When selling your house, the title formally transfers to the buyer, which means that once the sale is completed (on the closing date), you will immediately have to vacate, hand over your keys, and turn over possession to the buyers. This kind of situation may create problems for sellers that haven’t been prepared to vacate after the closing. Imagine that, you finally find buyers that are able and willing to meet your price after many months of listing your home, but they want a quick closing, within six weeks for example. Meanwhile, the house that you intend to move into won’t be prepared for another three months. What are your options then?
One of the options can be to vacate your “old” property and find a rental somewhere. But, does this mean moving twice? First time to your rental, and a second time to your new house once you finally secure it? Well, yes. Also, this means you will have to pay extreme monthly rent, or possibly the costs of a hotel, while even paying to store all of your belongings and furniture. Needless to say, this option will probably involve very significant time and expense.
The second option would be to enter into a rent-back agreement with the buyers of your house. Essentially, this is what would make you a renter from the buyers, that have become the new owners. You, as well as your belongings, will stay in your old home for an estimated period of time, and you will be paying rent directly to the buyers during that period. This agreement gives the sellers extra time to live in the home after closing, essentially letting them become the new buyer’s temporary tenants. This usually doesn’t last for long, but this kind of arrangement gives sellers a chance to close on their new home and pack up for the big move. Once your new house is ready, you will vacate the old home. Also, the rent that the seller would pay could help the buyer recoup closing costs.
Buyers would enter in this kind of arrangement, in case they were renting, so it won’t be a problem to arrange an extension of two or three months with their landlord. They might be less excited by this agreement in case they are selling their old home so they have nowhere to go themselves. Then you can offer them to cover their relocation and storage costs during your rental period as that would be a great way to convince them to accept the deal.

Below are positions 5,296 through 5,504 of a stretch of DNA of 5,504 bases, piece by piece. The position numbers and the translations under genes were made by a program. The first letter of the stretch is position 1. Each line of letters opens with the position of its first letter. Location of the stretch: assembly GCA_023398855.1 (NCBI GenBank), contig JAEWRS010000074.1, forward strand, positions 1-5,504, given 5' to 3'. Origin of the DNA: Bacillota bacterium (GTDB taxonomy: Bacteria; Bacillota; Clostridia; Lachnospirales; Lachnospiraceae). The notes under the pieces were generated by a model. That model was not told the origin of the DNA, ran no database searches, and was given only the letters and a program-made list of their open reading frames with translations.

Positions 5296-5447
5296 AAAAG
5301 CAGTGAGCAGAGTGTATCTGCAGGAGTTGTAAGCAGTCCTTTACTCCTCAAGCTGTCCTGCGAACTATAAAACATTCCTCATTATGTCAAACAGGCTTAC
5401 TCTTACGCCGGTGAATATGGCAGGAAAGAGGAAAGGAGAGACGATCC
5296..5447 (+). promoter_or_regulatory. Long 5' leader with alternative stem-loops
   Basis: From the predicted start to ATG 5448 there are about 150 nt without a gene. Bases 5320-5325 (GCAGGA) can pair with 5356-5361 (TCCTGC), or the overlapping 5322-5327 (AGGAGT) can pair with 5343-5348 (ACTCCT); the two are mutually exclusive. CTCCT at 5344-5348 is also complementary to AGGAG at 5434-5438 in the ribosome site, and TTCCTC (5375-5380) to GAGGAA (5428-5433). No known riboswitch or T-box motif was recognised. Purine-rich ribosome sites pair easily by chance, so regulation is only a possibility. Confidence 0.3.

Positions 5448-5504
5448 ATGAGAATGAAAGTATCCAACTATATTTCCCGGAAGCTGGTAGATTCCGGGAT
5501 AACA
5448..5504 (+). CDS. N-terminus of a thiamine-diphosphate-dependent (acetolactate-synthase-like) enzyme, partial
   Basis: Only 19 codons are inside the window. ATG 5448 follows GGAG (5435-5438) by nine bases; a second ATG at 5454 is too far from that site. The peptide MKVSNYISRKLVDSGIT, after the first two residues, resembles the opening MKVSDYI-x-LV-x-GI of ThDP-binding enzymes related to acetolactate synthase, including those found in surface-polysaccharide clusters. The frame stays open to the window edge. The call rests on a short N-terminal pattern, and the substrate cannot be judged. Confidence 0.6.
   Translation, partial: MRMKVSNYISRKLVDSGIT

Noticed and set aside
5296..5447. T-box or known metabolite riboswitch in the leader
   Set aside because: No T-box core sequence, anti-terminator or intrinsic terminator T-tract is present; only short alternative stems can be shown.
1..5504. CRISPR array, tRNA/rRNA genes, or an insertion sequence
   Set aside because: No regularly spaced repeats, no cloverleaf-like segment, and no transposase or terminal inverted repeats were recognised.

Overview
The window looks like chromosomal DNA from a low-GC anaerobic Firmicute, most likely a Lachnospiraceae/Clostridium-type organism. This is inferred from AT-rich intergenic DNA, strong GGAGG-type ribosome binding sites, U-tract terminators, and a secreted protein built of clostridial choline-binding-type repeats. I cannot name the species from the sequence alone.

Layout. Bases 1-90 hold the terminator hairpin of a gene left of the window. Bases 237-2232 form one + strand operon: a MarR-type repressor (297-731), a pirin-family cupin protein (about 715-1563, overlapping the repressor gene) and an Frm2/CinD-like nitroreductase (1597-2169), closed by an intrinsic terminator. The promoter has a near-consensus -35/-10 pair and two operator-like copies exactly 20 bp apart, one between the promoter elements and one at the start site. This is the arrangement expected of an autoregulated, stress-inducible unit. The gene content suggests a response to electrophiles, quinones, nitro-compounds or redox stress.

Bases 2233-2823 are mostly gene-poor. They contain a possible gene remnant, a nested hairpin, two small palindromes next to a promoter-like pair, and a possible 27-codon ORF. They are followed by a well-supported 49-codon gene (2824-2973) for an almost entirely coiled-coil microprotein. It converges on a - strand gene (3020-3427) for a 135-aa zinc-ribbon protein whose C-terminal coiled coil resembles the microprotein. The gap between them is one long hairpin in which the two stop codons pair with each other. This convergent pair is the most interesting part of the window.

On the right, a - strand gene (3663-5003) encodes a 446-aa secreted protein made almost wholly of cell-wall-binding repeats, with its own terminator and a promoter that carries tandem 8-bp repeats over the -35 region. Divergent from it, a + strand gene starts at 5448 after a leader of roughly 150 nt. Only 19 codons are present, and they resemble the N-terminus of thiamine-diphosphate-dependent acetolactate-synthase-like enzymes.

How a rent-back agreement works
As we were told by Skydan Equity Partners, rent-back agreements are legally binding agreements made in writing between the buyer and the seller. Both parties need to decide on a couple of issues, for example, how long the seller would stay in the house after closing the deal and how much rent would he pay while there. The buyer may also charge a refundable deposit since there is always the chance that damages may occur while the seller is living in the house. That is why it is a good idea to have a holdback deposit which could range anywhere from 5000 to 10000 dollars. Once both the buyer and the seller agree to the terms, the buyer will close on the house. At this point, the buyer will officially take possession of the house and pay any upfront costs as he would do with a normal closing. In addition, the seller will need to pay any security deposits or upfront rent and remain in the house.
Get the Key Facts
You must receive a Key Facts Illustration that will show you all the essential information about the agreement, including:
- what happens if you fall behind with your rent
- when the rent can be increased
- the market value of your home following an independent valuation by a valuer with a duty of care to you
- the price the firm will pay for the property
- the rent payable under the agreement
- the fixed term of your tenancy agreement, which must be at least five years
When you get a written offer to buy your house, you’ll have fourteen days to consider it before the firm contacts you again. It would be best to discuss the idea of a rent-back with your potential buyers as early in your sales process as its possible. As you can probably imagine, it becomes much more difficult for buyers to agree to permit you to maintain control of their new house once they have already prepared to move.
What rent-back agreements mean for the seller
Although getting more time to buy your next home can be a lifesaver, you shouldn’t hesitate much since a rent-back agreement will not buy too much of a time. Lenders typically don’t accept anything longer than 60 days. Another downside is that, while you are still at the property, it is not yours anymore. You now have a landlord, which means that you must be extra careful not to cause any damage. Causing damage may result in you not getting your security deposit back.
What rent-back agreements mean for the buyer
If you are not in a rush to move on, it is a good thing to consider offering a rent-back option. It can really make your offer stronger, but being the new landlord means you can run into a couple of new problems. As a landlord, you are now responsible for making any repairs, if needed. And since you have tenants, most of the time you will need to make them in a very short period or even immediately. As the new owner, you will also have to worry about the sellers actually moving out on time. Sellers will rarely hesitate with moving out, but it can still happen. If this would happen, you will have to go through the usual process all landlords go to evict your tenants. And this situation is never pleasant. Still, most of the time everything will go fine, and your sellers will be grateful that they did not have to move twice.